Max seems to be showing a bit more pessimism than is really called for, especially considering the sporting success of the last two years. (Was he this concerned when one MS was leading a very stolid parade for a considerable part of 5 years in a row?)

    c) F1 employs a good number of folks, most of them very highly skilled and dedicated. His measures will, if adopted, bring to an end a long period of prosperity in the sport; one that has reached around the globe.
    Why does he feel that it is HIS MANDATE to “save” us from ourselves?

  7. Pierre said on 16th May 2009, 8:12

    I have voted for the teams. However there are many valid and good comments made about the current issues facing F1 today. As Robert correctly stated there is to very complex issues that need to be resolved.

    My concern is that should their be no compromise and the likes of Ferrari, Toyota, Red Bull etc not submit entries for 2010 then F1 is dead after Monaco for the simple reason that none of these team will be spending money on developing their cars for the rest of the 2009 season. You could very well have a situation where they will not participate in the Friday and Saturday pratice sessions, be knocked out in the first part of quali and retire the cars after 2 or 3 laps. Apart from that with Ferrari gone in 2010 you could have extremely poor attendance at the Italian GP and as a direct consequence we could see this venue dissappear from the F1 calender in future.

    Inconceivable – commensense must prevail.

  8. Kayleigh said on 16th May 2009, 10:34

    I voted for the teams.

    I think this is more about power than budget caps, but fair enough.

    Yes the FIA should be encouraging teams to cut costs to help keep everyone in business BUT at the end of the day its down to the individual teams to have the right people in place to get the money in etc.

    I think the sponsors and manufacturers are no longer in a position to throw money at the one big marketing exercise that is F1, so the budgets will naturally shrink as contracts are not renewed.

    When will the FIA learn that changing the rules only increases spending not reduces it – leave the rules as they are now for a few years and the costs will come down.

    Max did great things with the sport but now is going off the straight and narrow and I for one hope he sticks to his promise of not standing for re-election. For all those on twitter #maxout!!!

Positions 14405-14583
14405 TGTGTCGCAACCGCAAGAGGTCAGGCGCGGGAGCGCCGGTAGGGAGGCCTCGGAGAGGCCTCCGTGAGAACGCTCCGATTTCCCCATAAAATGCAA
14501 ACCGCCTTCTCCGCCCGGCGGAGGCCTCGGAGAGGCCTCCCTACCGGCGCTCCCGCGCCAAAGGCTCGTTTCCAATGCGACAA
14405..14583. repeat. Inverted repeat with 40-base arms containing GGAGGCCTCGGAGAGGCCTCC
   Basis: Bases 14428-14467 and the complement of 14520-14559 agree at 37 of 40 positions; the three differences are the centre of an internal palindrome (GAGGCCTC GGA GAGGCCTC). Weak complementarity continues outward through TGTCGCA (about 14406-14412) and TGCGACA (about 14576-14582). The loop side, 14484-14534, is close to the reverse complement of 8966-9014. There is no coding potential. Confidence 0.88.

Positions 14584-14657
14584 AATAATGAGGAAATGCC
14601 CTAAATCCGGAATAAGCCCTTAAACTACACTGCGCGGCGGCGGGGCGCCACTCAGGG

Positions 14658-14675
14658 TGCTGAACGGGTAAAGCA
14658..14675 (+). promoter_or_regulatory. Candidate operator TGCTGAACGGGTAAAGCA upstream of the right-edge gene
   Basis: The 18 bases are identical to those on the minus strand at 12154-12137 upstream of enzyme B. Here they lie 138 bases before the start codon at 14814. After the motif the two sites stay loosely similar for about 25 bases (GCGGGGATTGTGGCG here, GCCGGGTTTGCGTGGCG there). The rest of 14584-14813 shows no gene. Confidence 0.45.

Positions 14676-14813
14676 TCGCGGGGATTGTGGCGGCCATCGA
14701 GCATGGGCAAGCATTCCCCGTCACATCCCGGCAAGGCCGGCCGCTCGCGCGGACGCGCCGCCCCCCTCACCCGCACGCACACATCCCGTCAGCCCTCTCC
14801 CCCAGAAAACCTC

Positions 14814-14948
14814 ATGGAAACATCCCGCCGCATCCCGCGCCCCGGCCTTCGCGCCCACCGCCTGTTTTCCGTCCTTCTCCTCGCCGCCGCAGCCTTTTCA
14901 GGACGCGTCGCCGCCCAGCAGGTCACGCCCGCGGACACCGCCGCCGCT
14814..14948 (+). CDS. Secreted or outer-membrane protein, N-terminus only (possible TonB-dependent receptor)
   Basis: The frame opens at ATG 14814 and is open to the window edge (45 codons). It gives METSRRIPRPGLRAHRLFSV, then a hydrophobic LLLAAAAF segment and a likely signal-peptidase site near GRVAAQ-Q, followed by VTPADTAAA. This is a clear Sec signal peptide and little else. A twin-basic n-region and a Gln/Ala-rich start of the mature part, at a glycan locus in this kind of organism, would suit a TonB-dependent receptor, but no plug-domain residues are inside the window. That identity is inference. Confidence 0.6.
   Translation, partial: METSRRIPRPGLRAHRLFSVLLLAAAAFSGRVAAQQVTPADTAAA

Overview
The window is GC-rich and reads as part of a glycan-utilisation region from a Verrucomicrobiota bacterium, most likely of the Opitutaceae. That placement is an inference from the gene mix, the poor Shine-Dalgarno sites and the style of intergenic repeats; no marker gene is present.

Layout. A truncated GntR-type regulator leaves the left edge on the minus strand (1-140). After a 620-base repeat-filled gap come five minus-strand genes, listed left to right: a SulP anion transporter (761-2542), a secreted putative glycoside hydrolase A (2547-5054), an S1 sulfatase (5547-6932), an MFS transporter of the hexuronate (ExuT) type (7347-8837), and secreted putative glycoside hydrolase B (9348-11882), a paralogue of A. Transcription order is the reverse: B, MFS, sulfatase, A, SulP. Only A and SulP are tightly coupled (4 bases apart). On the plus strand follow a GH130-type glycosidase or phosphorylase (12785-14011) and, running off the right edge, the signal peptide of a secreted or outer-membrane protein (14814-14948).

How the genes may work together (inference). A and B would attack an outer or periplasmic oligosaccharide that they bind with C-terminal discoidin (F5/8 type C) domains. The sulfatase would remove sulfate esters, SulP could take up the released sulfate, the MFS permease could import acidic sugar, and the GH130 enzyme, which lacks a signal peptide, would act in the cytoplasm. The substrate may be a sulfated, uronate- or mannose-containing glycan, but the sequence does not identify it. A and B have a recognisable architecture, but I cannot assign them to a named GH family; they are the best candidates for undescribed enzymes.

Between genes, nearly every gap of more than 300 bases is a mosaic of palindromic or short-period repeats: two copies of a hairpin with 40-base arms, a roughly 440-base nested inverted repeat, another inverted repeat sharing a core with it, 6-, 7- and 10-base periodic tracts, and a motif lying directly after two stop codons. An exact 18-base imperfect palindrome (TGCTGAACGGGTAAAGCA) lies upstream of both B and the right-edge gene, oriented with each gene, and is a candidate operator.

9. Martin Bell said on 16th May 2009, 10:58

    I have felt for some time that the manufacturers wield too much control over F1, as there can be few sports where the participants have so much influence on the rules. This latest sabre-rattling is just another round in this tedious battle for control, which from where I sit does nothing to improve my Sunday afternoons. The manufacturers have tried to invoke the same passion for their teams as Ferrari, but failed. Would any of us really miss Toyota, or BMW, or Renault? Neither side is right, just both completely self absorbed.

  10. tom said on 16th May 2009, 11:19

    Ferrari are clearly bluffing. Who would voluntarily give up their main (only) advertising platform???

  11. A Singh said on 16th May 2009, 11:46

    The solution is simple: tell Max to get lost as he is an incapable old coot.

    Formula 1 is screwed without Ferrari, so I don’t why he’s allowed to play these games.

  12. The cap and the rules changes are all smoke and mirrors disguising the real struggle: Who’s sport is it, and who will get all the money?

    Bernie and Max are forcing the cap on the teams simply to reduce the amount of money the teams seek from the sport; end of story! More for CVC and Bernie to pocket.

    If Max and Bernie are no longer in a position to dictate these kinds of changes, they will no longer be in a position to secure the cash.

    Of course the teams are willing to reduce costs, but on their terms, not Max’s or Bernie’s. Max is willing to flush the sport’s entire history down the crapper, including Ferrari, simply to maintain his personal position of power and Bernie’s cash. Follow the money.

    Big business at its biggest and baddest.

  13. Martin said on 16th May 2009, 12:33

    1) as a rabid tifosi, let me just say that if Ferrari is NOT bluffing, then to hell with them –
    2) if these things can’t be negotiated without this harmful crap going on, then something big DOES need to change, and this change would/will be painful –
    3) as I mis-posted on an older article, what’s happening on-track for five years now is GREAT – it should be a Golden Age…

  14. The FIA’s proposal has blatant weaknesses in it, ranging from an encouragement to the uncapped teams to spend more to counteract the technical advantage of the smaller teams (this weakness no longer applies as of yesterday afternoon) to requiring the cost-regulated teams to know their staff, suppliers and agencies 14 months in advance on pain of an unspecified penalty.

    To bring in such a proposal in a way that breaks both Appendix 5 of the Sporting Regulations (because neither the Technical Working Group nor the Sporting Working Group agreed to the measure) and also the Ferrari veto simply shows how weak the proposal is.

    Moving the deadline for entry from the end of July to May 29 seals the deal for me. The FIA thinks it can do what it likes no matter how badly it does it without getting help or consultation from anyone that may be able to assist its job. Someone has to do something and Ferrari taking the FIA to court is probably the best thing that could have happened to F1 right now. Maybe in future the FIA will think before imposing new regulations against what would be advisable.

  15. SoLiD said on 16th May 2009, 14:55

    I’m for the teams.
    The two tier thing is nothing and most teams can’t be run with a 40mil budget… not yet atleast!

    They should cap it, but much higher, for sure.

    Let’s hope Max is gone quickly so we get a fresh wind and less political BS.